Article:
OPINION: Time for e-learning in Uganda’s education sector

Education Minister clears e-learning programs for Universities

We have an urgent need for e-learning in Uganda’s schools and universities.

It is important to note that the development of a strategic e-learning plan is one thing, while effective and successful e-learning implementation is another.

Schools and educators need to first consider the learning outcomes sought, political landscape, technology constraints/opportunities, resourcing, and general organizational readiness.

Just by its nature, technology adaptation brings with it a lot of organizational change issues. Change is a given if we do not simply want to replicate our old ways of doing things. Challenges will be met; therefore, we need to be ready for the disruption change can bring to our schools when introducing a comprehensive e-learning strategy.

So how do we introduce new digital learning environments whilst avoiding the pain so many schools around the world have already suffered? We need to not only consider

the technology we want to introduce but organizational and change management principles as well. The ‘people’ things. Moving on, I would like to highlight the most useful tips needed for implementing effective and successful e-learning in schools.

E-learning driven by pedagogy

To successfully achieve any technology-driven education, it is important to do the implementation systematically and driven by the pedagogy/instruction method. We have witnessed many failures, spent finances and frustration with little return in the implementation of digital learning environments.

Sadly, the implementation of educational technologies has not always resulted in positive learning experiences or outcomes for students. Technology complications aside, this was often a result of not fully understanding the dynamics generated by introducing technology into the education arena.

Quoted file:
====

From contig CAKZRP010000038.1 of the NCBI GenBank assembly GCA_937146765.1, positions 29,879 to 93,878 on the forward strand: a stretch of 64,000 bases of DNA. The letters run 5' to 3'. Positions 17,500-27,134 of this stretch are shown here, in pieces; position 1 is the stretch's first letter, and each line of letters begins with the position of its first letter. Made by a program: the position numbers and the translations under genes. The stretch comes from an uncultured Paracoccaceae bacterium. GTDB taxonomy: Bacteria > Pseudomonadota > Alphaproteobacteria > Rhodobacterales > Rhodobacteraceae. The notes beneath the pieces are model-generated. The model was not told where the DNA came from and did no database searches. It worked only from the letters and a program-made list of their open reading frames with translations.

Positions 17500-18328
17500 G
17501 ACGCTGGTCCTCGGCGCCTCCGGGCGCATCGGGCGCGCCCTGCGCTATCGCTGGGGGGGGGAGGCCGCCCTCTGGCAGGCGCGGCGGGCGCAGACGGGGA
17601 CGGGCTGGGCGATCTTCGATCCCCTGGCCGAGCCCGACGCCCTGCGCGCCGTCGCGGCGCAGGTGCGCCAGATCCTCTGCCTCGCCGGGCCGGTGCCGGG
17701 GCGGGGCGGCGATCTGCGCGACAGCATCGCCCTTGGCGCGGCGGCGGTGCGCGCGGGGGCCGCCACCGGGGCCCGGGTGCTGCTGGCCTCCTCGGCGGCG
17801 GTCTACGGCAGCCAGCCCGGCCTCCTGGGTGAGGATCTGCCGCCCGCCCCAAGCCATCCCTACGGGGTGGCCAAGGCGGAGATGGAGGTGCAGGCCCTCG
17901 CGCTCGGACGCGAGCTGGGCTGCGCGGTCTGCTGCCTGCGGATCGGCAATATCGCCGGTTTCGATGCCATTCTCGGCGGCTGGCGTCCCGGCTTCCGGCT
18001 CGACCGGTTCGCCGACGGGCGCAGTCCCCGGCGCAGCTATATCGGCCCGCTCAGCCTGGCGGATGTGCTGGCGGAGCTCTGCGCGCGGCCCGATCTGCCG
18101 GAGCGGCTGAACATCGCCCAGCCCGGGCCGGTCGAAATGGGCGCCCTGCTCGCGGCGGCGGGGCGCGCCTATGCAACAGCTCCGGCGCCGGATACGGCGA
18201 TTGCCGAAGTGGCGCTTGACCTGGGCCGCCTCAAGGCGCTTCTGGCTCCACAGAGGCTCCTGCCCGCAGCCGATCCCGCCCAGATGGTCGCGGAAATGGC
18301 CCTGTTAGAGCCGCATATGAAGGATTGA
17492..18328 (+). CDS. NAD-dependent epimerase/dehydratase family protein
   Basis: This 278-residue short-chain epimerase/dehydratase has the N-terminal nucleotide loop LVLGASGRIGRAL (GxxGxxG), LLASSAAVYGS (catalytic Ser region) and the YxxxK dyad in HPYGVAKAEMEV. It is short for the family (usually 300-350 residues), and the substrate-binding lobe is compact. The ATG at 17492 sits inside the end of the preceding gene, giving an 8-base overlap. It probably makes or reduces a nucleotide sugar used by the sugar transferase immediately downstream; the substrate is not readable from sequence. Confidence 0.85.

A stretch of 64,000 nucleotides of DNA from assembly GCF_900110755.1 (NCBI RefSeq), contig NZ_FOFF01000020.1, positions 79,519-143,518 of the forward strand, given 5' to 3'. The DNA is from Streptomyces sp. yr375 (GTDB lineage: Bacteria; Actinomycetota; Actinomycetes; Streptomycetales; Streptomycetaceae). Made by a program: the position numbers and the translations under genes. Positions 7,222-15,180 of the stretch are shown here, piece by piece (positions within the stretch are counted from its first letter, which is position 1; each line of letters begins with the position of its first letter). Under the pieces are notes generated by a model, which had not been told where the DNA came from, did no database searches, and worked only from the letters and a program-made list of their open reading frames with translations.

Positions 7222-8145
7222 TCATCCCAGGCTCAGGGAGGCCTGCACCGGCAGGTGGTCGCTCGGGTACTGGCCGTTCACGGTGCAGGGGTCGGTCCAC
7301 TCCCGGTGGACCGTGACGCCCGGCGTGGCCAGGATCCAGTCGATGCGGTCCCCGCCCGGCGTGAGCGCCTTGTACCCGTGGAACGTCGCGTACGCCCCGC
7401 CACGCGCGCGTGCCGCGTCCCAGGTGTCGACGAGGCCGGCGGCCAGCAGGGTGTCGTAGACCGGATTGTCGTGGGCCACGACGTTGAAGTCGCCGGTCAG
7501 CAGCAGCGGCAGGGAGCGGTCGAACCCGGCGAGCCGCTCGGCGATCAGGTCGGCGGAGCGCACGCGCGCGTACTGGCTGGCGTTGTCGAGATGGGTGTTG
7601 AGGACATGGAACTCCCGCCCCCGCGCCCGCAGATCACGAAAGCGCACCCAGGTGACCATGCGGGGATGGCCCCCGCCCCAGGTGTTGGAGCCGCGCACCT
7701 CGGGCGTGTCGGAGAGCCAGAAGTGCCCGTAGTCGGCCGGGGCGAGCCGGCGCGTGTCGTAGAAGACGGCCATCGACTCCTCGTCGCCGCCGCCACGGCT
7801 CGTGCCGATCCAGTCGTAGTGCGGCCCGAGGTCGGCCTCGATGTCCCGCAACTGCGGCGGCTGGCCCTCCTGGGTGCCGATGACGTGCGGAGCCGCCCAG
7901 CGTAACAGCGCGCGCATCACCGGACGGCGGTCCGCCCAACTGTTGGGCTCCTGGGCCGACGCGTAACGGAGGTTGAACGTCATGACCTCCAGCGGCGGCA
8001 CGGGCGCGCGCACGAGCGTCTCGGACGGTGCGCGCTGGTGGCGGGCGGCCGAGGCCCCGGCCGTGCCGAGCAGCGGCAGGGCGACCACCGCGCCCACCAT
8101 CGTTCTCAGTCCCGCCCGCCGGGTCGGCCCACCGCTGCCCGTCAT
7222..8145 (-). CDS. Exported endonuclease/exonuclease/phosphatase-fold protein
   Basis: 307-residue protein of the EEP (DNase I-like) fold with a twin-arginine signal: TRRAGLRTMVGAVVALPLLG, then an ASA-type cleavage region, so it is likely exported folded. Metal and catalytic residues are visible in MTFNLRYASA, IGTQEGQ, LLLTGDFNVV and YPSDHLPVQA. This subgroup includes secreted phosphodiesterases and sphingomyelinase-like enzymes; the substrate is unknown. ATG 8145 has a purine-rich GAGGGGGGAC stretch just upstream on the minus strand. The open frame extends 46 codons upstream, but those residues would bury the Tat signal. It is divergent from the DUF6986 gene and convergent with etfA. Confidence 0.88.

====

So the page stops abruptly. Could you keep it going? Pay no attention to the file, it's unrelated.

In some of the worst implementations, traditional ‘chalk and talk’ teaching approaches were simply replicated with new technology. For administrators of educational institutions, this at first seems very attractive due to possible significant cost savings due to unlimited scalability.

However, in reality, this mostly leads to a poor learner experience, substandard educational benefit, dissatisfied students and disenchanted teaching staff. Not a good position to be in. The good news is that research shows us how to do better and it has strongly pointed to allowing pedagogy to drive e-learning in schoolsschools.

Now let us take a step back from the technology itself, it is important to consider how we want to apply IT in the classroom. When introducing technology in educational settings, we need to rethink the pedagogical methods of deployment. Technology offers us so much more than blackboards and chalk ever did. We can now employ rich multimedia content that provides a more interactive and engaging learning experience.

Teaching methods, therefore, need to be rethought to get the best out of new technology. We know from studies in educational psychology how students retain knowledge and how they can apply it to situations outside the classroom. This has motivated the development of various active or student-centered teaching methods.

These include authentic learning and enquiry-based learning, among others.

These pedagogies promise better learning outcomes than previous didactic approaches to teaching as they promote the development of critical thinking, problem-solving abilities, and real-world learning.

We also know that today’s multinational, innovative, and technologically sophisticated environment employers need employees who are critical thinkers and effective communicators, people who can think outside the box and solve problems.

To prepare students for the 21st century, today’s schools need to teach higher-order skills of critical thinking and complex problem-solving.